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I recently received some scanned pictures which are in a pretty good state, with OK resolution, but they are randomly spattered with a bunch of black dots. These cover everything (clothes, faces, walls, windows, and so on) except for a few very bright areas. I also have no idea how they got there. Here is a sample:

enter image description here

From an information content perspective, I would expect that these dots could probably be removed as they likely have a quite distinct signature. (If they were evenly distributed, for example, I know that a spatial mask on their Fourier transform would do wonders.) Is there some algorithm to remove these artifacts?

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OK, thanks to the fantastic Stack Exchange Ask a Question page, I have now a good idea of what they are and how to remove them. This is what I would describe as "pepper noise", as opposed to the traditional salt and peper noise. It can be removed by using a median filter, which essentially replaces each pixel by the median of the values of the pixels in some suitable neighbourhood around it. This is available directly in Photoshop, and as part of the Despeckle filter in the GIMP (see e.g. this resource). I hope this Q&A will be useful for other people with the same problem.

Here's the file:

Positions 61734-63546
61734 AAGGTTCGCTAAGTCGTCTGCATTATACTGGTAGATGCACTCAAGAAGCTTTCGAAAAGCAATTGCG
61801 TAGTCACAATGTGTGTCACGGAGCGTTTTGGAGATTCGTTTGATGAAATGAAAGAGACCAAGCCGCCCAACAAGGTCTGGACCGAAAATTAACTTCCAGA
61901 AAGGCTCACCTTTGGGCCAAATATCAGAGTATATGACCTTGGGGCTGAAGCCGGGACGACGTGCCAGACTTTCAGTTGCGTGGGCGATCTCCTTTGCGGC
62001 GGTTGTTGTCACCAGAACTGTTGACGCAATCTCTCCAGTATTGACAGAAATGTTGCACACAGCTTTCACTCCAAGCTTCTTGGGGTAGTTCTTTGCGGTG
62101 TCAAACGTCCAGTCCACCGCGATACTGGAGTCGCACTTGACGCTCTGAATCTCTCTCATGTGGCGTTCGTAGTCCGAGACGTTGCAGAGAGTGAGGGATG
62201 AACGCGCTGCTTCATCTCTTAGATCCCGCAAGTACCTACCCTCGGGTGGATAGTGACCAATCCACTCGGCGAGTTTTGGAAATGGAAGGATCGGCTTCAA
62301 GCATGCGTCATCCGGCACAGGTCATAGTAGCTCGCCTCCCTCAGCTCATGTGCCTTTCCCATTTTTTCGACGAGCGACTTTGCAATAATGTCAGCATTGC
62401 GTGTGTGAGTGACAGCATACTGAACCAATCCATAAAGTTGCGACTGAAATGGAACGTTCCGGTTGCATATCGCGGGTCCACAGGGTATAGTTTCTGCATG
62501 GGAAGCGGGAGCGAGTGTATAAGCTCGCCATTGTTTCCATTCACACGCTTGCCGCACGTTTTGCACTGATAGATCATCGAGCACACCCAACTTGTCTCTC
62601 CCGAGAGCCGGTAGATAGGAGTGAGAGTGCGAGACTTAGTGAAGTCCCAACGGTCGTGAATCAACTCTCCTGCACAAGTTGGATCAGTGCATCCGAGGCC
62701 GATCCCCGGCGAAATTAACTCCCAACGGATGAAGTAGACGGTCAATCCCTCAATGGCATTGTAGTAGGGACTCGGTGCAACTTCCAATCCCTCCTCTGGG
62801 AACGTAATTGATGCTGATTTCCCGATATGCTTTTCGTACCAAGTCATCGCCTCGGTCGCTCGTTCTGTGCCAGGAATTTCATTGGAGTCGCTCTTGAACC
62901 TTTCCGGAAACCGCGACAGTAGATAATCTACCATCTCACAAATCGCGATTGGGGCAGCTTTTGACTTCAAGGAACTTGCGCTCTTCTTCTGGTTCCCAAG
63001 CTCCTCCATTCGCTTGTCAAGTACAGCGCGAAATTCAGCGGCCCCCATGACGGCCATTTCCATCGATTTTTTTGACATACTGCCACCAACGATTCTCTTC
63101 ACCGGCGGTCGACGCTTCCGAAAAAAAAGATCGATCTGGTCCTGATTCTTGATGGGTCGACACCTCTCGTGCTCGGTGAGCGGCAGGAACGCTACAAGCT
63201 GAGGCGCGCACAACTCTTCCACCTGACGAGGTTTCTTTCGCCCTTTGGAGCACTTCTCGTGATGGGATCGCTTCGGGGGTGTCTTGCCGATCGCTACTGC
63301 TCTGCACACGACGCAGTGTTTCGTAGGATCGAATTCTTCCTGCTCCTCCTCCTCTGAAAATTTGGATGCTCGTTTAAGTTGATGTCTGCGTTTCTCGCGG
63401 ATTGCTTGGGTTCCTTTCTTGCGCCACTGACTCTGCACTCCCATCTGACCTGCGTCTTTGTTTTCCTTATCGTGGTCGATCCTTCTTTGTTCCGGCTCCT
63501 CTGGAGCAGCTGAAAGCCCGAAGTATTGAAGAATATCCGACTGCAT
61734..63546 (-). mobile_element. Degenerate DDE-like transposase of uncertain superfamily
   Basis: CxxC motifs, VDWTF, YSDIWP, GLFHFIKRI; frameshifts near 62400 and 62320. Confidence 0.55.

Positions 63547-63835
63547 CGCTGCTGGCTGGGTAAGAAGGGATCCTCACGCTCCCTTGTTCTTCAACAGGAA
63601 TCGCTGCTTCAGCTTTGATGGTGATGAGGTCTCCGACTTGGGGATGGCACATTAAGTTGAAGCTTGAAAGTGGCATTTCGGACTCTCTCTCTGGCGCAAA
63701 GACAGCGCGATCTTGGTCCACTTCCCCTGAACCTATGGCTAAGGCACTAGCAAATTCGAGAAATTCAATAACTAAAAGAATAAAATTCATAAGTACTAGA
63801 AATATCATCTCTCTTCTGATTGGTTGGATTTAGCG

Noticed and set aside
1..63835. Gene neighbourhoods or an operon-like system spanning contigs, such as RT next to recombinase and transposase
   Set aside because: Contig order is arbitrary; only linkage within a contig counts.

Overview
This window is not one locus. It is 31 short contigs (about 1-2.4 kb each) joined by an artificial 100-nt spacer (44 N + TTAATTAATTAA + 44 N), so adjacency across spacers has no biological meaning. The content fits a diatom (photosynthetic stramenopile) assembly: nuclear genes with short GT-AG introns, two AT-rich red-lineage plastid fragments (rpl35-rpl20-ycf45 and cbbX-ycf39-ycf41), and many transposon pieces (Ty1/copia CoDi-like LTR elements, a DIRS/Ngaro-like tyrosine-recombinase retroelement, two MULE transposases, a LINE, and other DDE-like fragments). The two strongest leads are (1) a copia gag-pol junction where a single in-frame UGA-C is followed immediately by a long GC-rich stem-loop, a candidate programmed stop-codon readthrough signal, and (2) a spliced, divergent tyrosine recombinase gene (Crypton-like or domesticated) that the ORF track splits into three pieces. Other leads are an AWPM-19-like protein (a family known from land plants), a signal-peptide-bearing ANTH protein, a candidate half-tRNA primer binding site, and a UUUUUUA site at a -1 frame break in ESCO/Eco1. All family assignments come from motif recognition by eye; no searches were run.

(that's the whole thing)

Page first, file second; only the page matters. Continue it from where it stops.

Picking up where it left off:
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A drawback of median filtering is that it erodes the edges of the image. TV denoising is often preferrable, albeit more complex. Dunno if the GIMP has anything like that.

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  • $\begingroup$ G'MIC seems to have it. For now I'm quite happy with the outcome of the Despeckle filter, though. $\endgroup$ – Emilio Pisanty Sep 3 '13 at 16:15
  • $\begingroup$ It also seems to have an online tool for applying a range of filters, though I'm having some trouble getting the total variation to work. Could be a good resource for someone without good local computing muscle, though. $\endgroup$ – Emilio Pisanty Sep 3 '13 at 16:22

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